Quadratics Chain - Math Activity

on Friday, December 6, 2013
My competing love and disdain of worksheets has led me once again to seek out an activity that has built-in practice while giving students a break from traditional bookwork. I happened upon this post from Kim Hughey about her Star chain activity. The idea is that you start of with 11 or 12 questions that have unique solutions. You put the answers on a different square than the question appears. Students cut the sheet and line up the the questions with the correct solution as they go.

Here's what my page looked like. I used it for our lesson on graphing quadratics (and Newton's Formula). Some of my students come from middle schools that prepared them very well with how to use their calculator while others have no idea how to work it. This was a great activity because it allowed the students who knew what they were doing to zip right through without listening to me explain how to do a bunch of problems. Since it is a self-checking activity, they could tell right away if they were on the right track because the answer would either be there or not (kind of like a multiple choice test scenario...). The students who were less confident were able to take their time and ask questions as I roamed about the room.
Here is a link to the downloadable document: pdf / dock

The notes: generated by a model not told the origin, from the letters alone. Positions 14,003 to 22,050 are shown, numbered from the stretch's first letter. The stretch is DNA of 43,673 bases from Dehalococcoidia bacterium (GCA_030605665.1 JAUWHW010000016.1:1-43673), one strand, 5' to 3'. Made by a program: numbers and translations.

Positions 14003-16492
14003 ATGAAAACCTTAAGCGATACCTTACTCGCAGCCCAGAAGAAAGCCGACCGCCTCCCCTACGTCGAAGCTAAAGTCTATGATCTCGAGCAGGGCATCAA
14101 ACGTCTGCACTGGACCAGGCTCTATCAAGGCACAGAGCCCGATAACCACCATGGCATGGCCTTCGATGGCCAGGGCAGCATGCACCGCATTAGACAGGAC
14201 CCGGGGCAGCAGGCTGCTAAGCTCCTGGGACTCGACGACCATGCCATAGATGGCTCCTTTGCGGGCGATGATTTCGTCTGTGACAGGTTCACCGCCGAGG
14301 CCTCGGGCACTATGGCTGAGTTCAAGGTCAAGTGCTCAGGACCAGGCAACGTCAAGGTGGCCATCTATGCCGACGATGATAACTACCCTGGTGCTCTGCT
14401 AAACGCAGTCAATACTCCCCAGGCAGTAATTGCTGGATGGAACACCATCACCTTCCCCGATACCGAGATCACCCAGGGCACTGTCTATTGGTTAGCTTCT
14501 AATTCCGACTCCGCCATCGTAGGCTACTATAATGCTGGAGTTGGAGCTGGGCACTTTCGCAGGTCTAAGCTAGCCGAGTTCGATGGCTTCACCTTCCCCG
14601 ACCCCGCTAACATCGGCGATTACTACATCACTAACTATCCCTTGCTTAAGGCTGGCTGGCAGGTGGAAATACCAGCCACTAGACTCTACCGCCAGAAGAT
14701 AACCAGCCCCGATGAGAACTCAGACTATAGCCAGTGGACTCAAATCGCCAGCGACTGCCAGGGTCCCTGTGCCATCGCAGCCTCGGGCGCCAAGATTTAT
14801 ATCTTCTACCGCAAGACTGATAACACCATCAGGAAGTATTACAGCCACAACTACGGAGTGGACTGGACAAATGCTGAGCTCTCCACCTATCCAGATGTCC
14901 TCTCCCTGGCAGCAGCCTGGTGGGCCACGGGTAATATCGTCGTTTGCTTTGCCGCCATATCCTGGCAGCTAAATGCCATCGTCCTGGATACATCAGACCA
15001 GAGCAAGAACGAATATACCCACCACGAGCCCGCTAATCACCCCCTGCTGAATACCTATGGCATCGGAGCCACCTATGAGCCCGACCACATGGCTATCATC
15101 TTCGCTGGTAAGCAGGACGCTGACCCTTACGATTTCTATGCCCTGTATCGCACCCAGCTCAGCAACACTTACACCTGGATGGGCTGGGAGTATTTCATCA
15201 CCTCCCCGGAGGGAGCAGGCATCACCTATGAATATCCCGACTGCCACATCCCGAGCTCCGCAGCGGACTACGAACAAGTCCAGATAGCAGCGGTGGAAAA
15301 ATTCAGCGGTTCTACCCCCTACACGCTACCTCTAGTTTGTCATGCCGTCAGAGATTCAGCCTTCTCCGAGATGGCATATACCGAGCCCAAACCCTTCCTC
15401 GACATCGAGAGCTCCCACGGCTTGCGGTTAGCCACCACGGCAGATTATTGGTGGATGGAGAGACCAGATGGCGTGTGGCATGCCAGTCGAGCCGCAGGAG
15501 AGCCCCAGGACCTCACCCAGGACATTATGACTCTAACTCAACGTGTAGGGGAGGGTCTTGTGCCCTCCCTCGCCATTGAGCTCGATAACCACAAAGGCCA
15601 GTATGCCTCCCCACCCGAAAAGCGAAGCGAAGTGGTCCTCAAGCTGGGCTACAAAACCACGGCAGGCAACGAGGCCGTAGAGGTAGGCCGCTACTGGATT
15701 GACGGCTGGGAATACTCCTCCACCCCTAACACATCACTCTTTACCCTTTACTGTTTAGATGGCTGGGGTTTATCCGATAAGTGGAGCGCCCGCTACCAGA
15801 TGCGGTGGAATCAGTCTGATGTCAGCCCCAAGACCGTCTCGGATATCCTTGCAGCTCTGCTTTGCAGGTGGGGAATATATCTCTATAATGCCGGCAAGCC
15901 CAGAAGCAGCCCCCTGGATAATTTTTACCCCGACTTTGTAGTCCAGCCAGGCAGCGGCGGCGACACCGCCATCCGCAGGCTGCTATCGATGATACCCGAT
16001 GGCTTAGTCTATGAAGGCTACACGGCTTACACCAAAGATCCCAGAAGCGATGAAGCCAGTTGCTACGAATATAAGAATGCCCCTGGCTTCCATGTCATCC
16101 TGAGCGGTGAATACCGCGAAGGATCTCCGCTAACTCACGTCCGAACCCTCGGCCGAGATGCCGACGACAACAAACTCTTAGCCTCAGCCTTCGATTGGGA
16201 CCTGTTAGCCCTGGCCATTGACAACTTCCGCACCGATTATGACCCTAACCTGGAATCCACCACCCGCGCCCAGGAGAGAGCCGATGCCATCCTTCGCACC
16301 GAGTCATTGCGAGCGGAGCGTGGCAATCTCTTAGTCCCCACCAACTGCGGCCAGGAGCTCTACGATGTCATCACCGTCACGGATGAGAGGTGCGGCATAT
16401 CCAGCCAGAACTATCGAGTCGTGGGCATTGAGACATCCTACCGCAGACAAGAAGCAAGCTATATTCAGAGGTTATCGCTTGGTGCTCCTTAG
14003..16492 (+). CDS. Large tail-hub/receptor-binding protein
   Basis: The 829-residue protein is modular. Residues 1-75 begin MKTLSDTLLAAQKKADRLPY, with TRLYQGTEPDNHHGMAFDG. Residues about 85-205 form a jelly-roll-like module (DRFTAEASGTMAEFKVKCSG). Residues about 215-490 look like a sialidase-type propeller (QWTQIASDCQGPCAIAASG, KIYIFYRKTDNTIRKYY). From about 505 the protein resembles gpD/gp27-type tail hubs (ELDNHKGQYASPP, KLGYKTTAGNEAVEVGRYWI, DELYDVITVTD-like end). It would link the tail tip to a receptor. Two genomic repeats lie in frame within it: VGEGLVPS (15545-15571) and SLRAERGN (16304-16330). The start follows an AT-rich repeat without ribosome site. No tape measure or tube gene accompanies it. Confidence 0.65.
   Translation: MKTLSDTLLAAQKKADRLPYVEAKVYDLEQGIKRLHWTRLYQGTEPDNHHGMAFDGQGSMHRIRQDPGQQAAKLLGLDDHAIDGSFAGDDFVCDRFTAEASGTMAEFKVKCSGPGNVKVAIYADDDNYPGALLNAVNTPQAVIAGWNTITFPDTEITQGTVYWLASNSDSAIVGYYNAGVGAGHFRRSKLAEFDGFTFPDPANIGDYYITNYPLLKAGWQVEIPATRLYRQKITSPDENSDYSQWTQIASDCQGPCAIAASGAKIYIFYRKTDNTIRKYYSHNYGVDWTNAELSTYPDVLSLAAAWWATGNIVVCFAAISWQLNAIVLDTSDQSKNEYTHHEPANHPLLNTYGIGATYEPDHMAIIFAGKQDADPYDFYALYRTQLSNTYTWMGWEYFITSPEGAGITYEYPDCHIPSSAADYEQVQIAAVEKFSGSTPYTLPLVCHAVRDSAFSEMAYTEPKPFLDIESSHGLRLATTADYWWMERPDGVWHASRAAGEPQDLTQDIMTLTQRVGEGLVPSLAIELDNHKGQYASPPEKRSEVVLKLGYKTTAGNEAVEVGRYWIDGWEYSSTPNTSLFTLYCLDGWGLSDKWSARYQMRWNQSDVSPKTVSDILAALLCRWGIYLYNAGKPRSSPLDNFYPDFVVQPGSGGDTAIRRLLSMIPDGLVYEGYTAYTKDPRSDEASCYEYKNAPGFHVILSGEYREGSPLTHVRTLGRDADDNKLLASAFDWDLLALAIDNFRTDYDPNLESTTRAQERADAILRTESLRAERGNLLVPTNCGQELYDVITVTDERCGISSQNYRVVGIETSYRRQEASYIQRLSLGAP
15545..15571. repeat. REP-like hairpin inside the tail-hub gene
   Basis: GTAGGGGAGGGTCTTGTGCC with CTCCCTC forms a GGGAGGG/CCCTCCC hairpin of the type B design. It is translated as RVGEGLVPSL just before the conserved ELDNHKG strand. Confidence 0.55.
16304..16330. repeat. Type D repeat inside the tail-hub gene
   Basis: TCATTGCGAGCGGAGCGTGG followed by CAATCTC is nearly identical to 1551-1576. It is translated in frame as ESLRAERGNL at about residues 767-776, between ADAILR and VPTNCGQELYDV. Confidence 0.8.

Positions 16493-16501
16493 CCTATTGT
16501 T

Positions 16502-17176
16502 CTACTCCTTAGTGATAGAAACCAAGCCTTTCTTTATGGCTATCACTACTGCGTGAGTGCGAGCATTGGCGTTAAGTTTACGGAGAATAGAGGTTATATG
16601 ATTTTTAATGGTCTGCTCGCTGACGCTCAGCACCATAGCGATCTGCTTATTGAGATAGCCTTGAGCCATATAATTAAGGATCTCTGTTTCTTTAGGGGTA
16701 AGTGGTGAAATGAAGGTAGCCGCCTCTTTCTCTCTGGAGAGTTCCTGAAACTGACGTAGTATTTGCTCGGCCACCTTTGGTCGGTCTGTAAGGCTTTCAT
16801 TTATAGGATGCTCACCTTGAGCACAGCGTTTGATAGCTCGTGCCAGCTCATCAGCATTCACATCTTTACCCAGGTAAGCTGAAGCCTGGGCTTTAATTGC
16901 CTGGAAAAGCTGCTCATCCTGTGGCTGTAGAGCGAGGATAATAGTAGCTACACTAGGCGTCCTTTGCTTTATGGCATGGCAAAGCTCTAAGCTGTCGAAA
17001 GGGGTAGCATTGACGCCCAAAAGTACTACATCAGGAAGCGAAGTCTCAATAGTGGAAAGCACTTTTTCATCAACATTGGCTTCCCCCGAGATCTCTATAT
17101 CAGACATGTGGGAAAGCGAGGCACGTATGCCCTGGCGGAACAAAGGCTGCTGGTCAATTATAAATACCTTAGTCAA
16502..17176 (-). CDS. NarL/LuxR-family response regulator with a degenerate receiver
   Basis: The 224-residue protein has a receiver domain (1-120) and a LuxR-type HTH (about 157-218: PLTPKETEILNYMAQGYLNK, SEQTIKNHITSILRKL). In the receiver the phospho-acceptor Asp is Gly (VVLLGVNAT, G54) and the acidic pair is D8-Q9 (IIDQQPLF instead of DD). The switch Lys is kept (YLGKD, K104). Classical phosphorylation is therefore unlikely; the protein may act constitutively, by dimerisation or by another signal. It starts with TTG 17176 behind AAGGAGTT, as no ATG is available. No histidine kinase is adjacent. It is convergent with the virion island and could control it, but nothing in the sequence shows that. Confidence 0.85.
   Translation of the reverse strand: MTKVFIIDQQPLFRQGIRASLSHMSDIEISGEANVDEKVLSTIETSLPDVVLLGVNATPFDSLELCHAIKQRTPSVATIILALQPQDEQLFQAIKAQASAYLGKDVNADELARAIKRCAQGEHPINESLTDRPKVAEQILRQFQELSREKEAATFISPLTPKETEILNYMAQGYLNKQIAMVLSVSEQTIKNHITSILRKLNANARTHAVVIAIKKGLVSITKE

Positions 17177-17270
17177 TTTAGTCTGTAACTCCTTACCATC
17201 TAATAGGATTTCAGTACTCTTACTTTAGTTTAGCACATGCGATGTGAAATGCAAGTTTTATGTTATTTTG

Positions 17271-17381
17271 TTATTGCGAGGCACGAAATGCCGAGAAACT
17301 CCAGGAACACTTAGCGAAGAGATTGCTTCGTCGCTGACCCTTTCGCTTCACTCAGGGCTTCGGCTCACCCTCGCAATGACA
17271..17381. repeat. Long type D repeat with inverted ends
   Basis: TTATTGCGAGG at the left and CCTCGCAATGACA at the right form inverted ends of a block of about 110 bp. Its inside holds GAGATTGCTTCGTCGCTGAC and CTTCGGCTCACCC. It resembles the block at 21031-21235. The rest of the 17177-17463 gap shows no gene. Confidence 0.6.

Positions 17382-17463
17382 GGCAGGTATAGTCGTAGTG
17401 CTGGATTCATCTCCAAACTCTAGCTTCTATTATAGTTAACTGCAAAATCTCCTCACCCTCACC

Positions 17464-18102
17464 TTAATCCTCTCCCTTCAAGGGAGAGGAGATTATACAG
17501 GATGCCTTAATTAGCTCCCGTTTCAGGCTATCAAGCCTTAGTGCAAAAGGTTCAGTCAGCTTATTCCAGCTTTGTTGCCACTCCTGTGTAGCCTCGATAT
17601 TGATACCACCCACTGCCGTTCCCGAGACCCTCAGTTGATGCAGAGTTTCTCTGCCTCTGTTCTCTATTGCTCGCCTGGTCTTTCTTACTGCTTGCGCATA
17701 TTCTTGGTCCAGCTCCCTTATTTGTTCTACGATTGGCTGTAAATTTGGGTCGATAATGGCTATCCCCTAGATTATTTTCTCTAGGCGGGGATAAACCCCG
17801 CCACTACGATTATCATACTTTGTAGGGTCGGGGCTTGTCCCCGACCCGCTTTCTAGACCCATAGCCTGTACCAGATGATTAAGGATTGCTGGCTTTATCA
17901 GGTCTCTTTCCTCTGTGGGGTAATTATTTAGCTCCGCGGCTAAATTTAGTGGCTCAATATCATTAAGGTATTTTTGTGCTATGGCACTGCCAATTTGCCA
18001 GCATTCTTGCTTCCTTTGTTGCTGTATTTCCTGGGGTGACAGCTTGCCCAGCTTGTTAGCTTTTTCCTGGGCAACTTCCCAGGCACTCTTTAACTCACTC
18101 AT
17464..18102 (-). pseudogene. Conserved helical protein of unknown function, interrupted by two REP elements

Here is the answer key for my "star chain".

If you notice, I did a few things different than Kim's original star chain. I had a definite start point that my students began with. This allowed me to have a definite end point (which is the square in the far right). I wanted to have at least one open ended question for my students to be able to answer. Also, you'll see that in the top right corner of each square there is a letter. I found a word that is 12 letters long without repeating a letter and put one in each box. The word I found was AMBIDEXTROUS. I did this so as I was walking around, I would be able to look at the letters and know if a kid was on the right track or not.

But.... I know high school students would try and figure out what the word was as they went, and then figure out how to line everything up without actually doing the problem. So how did I get around this? I spelled it backwards. The first question they do is the S. The second question is the U, and so on. I wasn't sure if it was going to work.... but they were all totally stumped.

I got a lot of, "What's suortxedibma?"

Yeah.... imagine hearing 100 kids try and sound that one out! 


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